(Lebanon 2020; Dir: Remi Itani)


Echoes of Loneliness

review by Leonardo Govoni


length: 15

year of production: 2020

country of production: Lebanon

director: Remi Itani

production: Stray Films

director of photography: Sebastián Lojo

editing: Terence Chim

sound: Victor Bresse

cast: Carina Medawar, Majd Jaber

festivals: Toronto International Film Festival (TIFF) 2020, Internationale Kurzfilmtage Winterthur 2020, PÖFF Shorts 2020, FILMFEST DRESDEN 2021, Aspen Short Film Festival 2021

© images: Drought (Remi Itani)

Slowly, Carina removes her blue-marine blouse while laying on an uncovered mattress. Once undressed, she turns her look towards her left to face a mirror placed on the ground. As her neck turns, the still camera switches the focus from the foreground to the background, making that mirror the place of encounter between the character’s look and that of the spectator. Her stare is neither judgmental nor regretful, but rather it is imbued with a sense of melancholia. She starts gently touching her body as she is re-encountering it after years of detachment. Still, the look on her face stays unchanged, almost impassive. What she sees and what she feels are far away from what she would like to. That reflected image enables us to witness Carina through her own eyes, to perceive her inner turmoil, her lack of satisfaction, translating that still gaze into a call for empathy.

Carina is a middle-aged real estate agent that spends her days either in empty apartments or eating alone always at the same restaurant waiting for her clients to come. Yet, most of the time, those appointments are delayed or even canceled, and she is left alone hanging with her thoughts. In a society in which everything runs fast, in which economic business functions as the only metronome for our lives, in which everything becomes façade, in which no interaction seems to be neither meaningful nor genuine, Carina finds herself lost, lacking not solely a direction, but even a sense of purpose. In this flow of pointless phone conversations and postponed meetings that seem to endlessly repeat itself, her lonely existence proceeds in a prolonged state of emotional drought. She appears imprisoned in a self-eroding loop in which what she needs and desires feels unreachable, and that she cannot escape.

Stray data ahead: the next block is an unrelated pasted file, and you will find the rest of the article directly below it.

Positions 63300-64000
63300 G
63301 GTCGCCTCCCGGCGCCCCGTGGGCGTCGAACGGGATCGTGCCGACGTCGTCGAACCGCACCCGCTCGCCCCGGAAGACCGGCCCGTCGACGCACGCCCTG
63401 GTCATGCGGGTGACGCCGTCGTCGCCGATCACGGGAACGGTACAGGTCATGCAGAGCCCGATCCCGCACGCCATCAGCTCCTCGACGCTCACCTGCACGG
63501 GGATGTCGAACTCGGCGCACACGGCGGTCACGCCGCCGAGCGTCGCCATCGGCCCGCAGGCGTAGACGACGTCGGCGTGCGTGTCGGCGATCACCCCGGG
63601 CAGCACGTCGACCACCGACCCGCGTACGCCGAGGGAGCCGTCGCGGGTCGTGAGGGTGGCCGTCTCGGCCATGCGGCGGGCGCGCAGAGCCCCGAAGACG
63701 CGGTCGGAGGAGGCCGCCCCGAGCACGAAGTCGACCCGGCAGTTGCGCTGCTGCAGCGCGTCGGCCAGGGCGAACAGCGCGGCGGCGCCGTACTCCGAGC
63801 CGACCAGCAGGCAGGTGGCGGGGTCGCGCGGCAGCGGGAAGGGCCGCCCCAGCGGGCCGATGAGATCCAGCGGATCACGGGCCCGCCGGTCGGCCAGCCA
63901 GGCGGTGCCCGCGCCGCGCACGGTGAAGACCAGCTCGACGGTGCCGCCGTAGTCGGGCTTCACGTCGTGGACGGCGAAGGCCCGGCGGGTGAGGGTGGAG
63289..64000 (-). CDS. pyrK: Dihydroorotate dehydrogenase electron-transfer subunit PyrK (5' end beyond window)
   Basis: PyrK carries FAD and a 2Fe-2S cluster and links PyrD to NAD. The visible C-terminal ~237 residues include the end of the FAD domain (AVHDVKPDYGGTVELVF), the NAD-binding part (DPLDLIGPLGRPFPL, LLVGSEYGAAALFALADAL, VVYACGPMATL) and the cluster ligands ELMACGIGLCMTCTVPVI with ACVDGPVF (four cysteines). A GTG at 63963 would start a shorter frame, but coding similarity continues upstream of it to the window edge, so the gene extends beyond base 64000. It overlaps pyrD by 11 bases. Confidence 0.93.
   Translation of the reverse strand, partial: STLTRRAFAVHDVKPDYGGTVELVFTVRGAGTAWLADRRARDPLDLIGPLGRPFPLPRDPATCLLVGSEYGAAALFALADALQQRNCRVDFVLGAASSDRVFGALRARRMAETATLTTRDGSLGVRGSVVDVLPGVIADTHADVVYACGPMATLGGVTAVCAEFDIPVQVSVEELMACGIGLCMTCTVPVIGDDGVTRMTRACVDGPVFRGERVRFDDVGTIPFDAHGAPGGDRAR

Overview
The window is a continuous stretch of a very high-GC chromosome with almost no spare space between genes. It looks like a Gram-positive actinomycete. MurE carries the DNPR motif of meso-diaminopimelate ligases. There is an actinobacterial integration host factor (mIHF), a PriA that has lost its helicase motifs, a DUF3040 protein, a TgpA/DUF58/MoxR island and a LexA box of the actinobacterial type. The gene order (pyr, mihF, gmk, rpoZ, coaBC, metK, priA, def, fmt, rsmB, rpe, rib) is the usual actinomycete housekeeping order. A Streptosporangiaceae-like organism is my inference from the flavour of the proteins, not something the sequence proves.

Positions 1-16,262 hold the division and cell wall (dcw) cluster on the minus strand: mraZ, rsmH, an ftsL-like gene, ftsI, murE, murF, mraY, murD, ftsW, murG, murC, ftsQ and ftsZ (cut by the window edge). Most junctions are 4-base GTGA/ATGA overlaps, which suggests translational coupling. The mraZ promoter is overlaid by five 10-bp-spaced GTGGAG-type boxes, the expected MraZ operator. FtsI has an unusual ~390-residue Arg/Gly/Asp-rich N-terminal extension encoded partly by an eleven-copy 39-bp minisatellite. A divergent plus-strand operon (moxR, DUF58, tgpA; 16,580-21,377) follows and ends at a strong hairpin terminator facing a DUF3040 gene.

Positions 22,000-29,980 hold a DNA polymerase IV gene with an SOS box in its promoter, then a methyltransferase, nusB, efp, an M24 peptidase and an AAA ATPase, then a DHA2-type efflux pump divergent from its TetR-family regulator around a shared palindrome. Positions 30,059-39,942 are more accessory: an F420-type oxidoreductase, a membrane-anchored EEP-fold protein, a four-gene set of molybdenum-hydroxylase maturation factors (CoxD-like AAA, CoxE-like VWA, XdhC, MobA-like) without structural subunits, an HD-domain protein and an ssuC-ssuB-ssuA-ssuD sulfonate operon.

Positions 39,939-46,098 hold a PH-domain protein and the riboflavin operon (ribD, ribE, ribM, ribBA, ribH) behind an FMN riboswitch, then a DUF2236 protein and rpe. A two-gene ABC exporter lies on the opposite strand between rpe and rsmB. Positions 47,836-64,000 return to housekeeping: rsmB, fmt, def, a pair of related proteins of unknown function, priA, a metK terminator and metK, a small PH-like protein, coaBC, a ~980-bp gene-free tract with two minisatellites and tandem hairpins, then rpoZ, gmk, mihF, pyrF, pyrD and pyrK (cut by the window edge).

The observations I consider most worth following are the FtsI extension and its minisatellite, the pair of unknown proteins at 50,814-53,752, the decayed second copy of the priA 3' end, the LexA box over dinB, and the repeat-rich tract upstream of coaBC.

This inner emotional vacuum traces a perfect fil rouge with the anonymous empty places she spends most of her hours in. The meeting between the two becomes a place for exploration, a space through which she tries to reconnect with her own body and self. Each step and move she makes echoes restlessly within those walls as the silent and diegetic soundscapes constantly reaffirm this sense of inner desolation that permeates the character’s existence. The stillness inhabiting those rooms and their interior design are almost always captured by a stable camera, creating a lack of compositional movement that becomes almost suffocating and creates a feeling of reversed claustrophobia. Carina is fully immersed within this gloomy sterility in which her physicality, her moves, the scar on her body and the color of her hair merge together transforming each aesthetic element into a metaphorical portrait of her inner state and struggle. Like the walls, floors, and furniture of those flats are covered with leaves of plastic, so is her sterile and droughty self.

Even when she directly faces her sexual dissatisfaction by bringing a younger man to one of those apartments, their physical encounter appears deprived of any emotional connection. As they sleep together, they remain at distance, detached from one another, until the moment the young man stares at her sleeping body for one last time, and leaves. Once more, she is left alone laying on a mattress covered in plastic, reminded of a void that still has to be filled in, of a wound that still has to recover. Only by the end, with the last shot, we are given a glimpse of Carina’s house. Everything remains in semi-darkness while she crouches down near the fridge to eat a piece of cake as to hide from the outside world, but not from the spectator. Yet, it is early morning and the sunlight is gently and warmly entering the house.

What can you tell through a body? What can you tell through an empty space? Those questions seem to have represented the driving force for Remi Itani in thinking and crafting ‘Drought’. The outcome of her quest gives life to a slow-paced dance between Carina and those desolate and soulless houses; a minimalist fresco that fixates a specific moment in the character’s life and that the viewer is allowed to penetrate through an intimate look. A look that has nothing voyeuristic, but is rather desired by and precious for Carina in her attempt to interrupt a chronic shortage of emotions, to end her personal drought, and finally humanely reconnect with herself and with someone else, us.

This text was developed within the Talking Shorts Film Criticism Workshop during FILMFEST DRESDEN in July 2021, with the kind support of International Visegrad Fund, Deutsch-Tschechischer Zukunftsfonds and Landesdirektion Sachsen.